Warm Southern Breeze

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Another One Bites The Dust: Pregnant Alabama RN & Fetus Die of COVID-19

Posted by Warm Southern Breeze on Sunday, September 5, 2021

Family says, “We’re glad she’s not suffering.”

Alabama Family On Pregnant RN & Fetus Dead from COVID
Published: Aug. 23, 2021, 5:39 p.m. – Updated: Aug. 24, 2021, 7:27 a.m.

Haley Richardson, RN, a 32-year old Labor and Delivery Nurse who worked at Ascension Sacred Heart Hospital in Pensacola, FL and lived in Theodore, AL in Mobile County, died of COVID-19 on August 20, 2021. She was NOT vaccinated. The baby within her – whom she had named Ryleigh Beth – had died 2 days before she did.

Her widower, Jordan Richardson, will be taking care of Katie, their 3-year old daughter whom she orphaned. She was pregnant with the couple’s second child, which died in utero 2 days before she did.

Haley and Jordan Richardson with daughter Katie.

Jason Whatley, a family friend whose wife was maid of honor at Haley’s wedding, reported that Haley contracted COVID-19 in late July or early August, about three weeks before she died, and said that, “She was home sick for about a week and then her heart rate went up.”

Haley was initially admitted to the University of South Alabama Health system’s Children’s and Women’s Hospital in Mobile, then after a few days, was transported to the ICU at USA Health’s main hospital campus also in Mobile.

Haley’s mother, Julie Mulkey said, “After about three or four days in the hospital, the OB told her that she was going to lose the baby. And she continued to get worse and worse. At some point, they basically told her that we’ve got to start treating you as if you didn’t have a child. We’ve got to do what we can for you because the baby is going to pass anyway.”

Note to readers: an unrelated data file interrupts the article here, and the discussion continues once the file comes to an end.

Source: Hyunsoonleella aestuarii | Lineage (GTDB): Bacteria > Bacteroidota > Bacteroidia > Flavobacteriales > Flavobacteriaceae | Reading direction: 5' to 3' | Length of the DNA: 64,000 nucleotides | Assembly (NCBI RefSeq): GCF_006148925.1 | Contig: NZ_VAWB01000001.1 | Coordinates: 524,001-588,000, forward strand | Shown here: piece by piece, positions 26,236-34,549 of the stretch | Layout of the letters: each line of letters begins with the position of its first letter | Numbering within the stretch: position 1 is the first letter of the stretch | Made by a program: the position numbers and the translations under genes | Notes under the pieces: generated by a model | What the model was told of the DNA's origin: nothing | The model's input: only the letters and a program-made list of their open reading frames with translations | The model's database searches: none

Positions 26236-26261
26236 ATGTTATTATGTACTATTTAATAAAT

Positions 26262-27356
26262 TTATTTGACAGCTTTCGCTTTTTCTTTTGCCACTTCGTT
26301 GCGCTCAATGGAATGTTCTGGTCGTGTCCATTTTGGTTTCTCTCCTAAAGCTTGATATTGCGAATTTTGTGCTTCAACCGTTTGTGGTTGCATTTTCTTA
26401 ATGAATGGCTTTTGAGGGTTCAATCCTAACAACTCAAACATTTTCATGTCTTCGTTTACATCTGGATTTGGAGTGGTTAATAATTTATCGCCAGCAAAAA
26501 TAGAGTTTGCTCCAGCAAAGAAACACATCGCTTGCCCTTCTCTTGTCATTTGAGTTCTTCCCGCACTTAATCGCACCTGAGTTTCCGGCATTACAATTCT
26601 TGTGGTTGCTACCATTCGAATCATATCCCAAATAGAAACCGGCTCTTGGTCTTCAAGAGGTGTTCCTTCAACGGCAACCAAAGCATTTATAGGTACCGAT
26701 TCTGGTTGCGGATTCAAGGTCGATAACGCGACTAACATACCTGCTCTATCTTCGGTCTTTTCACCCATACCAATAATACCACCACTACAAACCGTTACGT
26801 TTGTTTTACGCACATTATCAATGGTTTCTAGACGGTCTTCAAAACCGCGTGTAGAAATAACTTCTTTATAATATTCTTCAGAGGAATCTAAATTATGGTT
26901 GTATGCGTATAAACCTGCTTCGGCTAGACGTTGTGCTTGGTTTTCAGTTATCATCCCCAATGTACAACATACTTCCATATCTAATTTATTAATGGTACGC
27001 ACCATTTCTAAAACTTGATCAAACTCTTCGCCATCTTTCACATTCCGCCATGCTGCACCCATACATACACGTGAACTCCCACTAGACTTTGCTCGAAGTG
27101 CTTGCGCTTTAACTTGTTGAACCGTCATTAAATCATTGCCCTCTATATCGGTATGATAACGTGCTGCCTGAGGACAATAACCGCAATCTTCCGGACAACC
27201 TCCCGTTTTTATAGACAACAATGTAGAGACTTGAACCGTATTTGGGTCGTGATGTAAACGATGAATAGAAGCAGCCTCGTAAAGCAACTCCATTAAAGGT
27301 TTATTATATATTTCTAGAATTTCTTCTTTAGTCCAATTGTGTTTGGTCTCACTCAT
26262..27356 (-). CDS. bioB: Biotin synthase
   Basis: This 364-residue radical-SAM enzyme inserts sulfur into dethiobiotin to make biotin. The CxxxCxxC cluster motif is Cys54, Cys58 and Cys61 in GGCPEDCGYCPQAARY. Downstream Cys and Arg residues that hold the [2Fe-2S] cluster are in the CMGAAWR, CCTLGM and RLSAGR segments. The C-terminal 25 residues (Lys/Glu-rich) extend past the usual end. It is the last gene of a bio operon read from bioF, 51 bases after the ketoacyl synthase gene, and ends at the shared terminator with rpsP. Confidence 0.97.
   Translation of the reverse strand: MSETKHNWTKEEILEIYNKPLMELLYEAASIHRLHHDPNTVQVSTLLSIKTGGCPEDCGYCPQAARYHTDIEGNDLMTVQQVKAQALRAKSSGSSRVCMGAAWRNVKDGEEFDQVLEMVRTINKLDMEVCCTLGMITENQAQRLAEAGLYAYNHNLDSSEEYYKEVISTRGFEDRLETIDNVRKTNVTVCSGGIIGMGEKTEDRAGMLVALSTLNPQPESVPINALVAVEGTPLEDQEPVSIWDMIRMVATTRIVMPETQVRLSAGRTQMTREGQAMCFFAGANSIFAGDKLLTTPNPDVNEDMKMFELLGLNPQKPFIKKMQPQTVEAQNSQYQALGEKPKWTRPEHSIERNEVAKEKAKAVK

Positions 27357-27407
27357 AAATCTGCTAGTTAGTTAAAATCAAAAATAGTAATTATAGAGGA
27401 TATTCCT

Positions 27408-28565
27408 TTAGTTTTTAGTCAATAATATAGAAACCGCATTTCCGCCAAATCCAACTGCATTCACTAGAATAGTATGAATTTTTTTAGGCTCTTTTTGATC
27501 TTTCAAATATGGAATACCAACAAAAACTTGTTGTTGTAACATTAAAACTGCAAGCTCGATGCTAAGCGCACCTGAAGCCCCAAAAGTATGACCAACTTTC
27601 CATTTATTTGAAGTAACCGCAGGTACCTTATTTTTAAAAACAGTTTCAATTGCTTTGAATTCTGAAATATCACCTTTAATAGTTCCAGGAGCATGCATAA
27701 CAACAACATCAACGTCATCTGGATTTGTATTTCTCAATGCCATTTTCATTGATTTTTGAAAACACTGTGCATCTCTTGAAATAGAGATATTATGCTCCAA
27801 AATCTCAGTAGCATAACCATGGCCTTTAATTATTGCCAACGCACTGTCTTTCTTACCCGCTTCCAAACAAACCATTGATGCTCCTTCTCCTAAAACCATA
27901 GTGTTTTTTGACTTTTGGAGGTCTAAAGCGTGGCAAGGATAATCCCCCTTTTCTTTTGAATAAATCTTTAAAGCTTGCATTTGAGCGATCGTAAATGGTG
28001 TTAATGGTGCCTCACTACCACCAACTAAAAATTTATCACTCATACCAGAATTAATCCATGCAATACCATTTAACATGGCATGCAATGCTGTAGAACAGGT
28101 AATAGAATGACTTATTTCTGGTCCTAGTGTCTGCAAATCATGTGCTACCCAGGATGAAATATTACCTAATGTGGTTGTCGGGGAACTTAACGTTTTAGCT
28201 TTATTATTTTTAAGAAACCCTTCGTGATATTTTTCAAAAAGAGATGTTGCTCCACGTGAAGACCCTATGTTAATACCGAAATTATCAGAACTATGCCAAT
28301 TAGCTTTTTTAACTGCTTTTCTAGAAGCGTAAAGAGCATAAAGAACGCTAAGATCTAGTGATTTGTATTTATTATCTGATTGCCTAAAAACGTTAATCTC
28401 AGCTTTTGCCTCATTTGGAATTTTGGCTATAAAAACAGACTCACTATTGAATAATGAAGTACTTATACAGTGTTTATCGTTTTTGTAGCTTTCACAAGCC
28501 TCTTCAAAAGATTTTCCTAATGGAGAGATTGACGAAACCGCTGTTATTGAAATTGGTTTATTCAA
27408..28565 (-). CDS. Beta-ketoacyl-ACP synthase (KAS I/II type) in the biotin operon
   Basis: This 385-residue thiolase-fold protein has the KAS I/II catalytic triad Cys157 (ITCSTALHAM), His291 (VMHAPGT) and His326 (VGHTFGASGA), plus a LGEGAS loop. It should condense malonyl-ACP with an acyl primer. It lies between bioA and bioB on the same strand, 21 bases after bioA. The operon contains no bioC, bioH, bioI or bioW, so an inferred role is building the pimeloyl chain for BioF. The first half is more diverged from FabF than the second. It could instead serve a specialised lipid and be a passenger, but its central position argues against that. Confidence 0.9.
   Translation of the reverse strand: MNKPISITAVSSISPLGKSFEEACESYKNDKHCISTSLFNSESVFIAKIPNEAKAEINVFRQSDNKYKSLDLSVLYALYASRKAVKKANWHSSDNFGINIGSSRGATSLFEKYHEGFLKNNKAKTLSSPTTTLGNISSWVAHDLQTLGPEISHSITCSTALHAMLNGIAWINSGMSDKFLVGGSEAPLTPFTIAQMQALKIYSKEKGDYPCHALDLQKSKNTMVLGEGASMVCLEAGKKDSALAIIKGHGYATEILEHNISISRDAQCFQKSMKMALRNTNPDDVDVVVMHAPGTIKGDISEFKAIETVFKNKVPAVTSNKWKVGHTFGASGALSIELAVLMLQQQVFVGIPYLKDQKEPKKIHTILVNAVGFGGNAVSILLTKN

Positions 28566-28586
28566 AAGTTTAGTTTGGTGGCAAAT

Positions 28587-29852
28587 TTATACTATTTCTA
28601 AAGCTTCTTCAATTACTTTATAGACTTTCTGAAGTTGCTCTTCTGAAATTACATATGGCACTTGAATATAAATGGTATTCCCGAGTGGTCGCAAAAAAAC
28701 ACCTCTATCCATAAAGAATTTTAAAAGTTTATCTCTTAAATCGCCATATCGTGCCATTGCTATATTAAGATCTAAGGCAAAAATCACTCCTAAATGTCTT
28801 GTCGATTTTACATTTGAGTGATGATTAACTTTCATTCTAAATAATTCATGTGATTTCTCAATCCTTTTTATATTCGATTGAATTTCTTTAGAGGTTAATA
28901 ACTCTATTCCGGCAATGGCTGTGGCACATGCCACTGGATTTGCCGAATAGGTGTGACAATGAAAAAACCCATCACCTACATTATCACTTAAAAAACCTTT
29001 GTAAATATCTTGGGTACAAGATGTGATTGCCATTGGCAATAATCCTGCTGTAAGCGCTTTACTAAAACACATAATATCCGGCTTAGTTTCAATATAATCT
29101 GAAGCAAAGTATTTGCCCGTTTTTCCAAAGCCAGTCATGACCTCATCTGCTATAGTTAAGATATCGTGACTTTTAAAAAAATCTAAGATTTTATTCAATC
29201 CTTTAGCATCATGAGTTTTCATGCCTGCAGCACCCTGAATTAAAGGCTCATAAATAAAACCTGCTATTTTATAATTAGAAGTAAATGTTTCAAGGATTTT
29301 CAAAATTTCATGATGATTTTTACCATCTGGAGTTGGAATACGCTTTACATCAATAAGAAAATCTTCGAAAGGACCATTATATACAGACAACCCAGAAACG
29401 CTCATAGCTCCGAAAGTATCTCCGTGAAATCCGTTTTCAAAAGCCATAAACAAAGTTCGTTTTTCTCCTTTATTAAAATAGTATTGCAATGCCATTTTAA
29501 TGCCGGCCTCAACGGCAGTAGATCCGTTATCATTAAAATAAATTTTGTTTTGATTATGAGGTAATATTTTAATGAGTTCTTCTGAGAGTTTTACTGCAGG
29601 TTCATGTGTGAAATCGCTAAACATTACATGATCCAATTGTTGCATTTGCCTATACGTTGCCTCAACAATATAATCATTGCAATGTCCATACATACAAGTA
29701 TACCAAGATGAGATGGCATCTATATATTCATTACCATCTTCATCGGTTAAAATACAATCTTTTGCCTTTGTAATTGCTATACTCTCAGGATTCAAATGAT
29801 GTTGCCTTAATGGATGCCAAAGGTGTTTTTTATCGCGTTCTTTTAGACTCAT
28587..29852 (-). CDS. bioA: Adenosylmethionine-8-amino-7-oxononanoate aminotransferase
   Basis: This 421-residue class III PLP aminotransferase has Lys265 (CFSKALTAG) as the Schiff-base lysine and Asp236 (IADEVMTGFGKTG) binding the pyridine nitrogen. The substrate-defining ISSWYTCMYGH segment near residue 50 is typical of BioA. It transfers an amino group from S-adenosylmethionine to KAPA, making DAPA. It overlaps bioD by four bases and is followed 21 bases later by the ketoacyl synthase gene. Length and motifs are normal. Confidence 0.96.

Mr. Whatley said physicians treating Haley had earlier placed her on a transfer waiting list to the University of Alabama at Birmingham hospital to be connected to a ECMO (Extra-Corporeal Membrane Oxygenation) machine, sometimes also called a “heart/lung machine,” which artificially oxygenates the blood when the lungs are no longer capable of so doing, by pumping blood outside the body, removing carbon dioxide, oxygenating the blood, rewarming it, and then pumping it back into the body.

However, Haley’s condition deteriorated so rapidly, that option was no longer a possibility.

Mr. Whatley said, “Unfortunately, within about a 24-hour period, she got worse to where she was no longer stable enough for them to transport her.”

On August 9, Haley made her final post to Facebook, and wrote in part that,

“Here in the dark, in the wee hours of the morning, it is so easy to pretend that all of this was just a nightmare or that I’m just here in this hospital bed due to my own issues with Covid. Not for anything being wrong with my sweet baby girl whom I thought I was protecting in my own womb.

“I know the prognosis and I know the reality. And while part of me may start to acknowledge this, the other part of me still believes God is still the God of miracles and is in control above all else. I hope and pray for miracles, but having said that I am also praying for his will to be done. If there has ever been a time to ask for something to be taken out of my own hands and put in his, it is now.”

Haley’s condition continually deteriorated in hospital, and she was put on a ventilator 4 days before she died.

According to her mother, she purposely declined the COVID-19 vaccine because, “Haley had had anaphylaxis reactions in the past. So for that reason, she felt that it was not safe for her.”

The proliferation of lies about the vaccines, which run as rampant on social media as the virus does in states and areas with low vaccination rates, was partially responsible for Haley’s vaccine hesitation, because she believed those lies which made her fearful.

Mrs. Mulkey said, “And then, of course, with all the negative reporting that has gone on, what was she to believe about what the vaccine would do to reproduction? Stuff about that it would destroy a female’s eggs and that kind of thing, and she wanted to have her second baby. That made her afraid to get it.”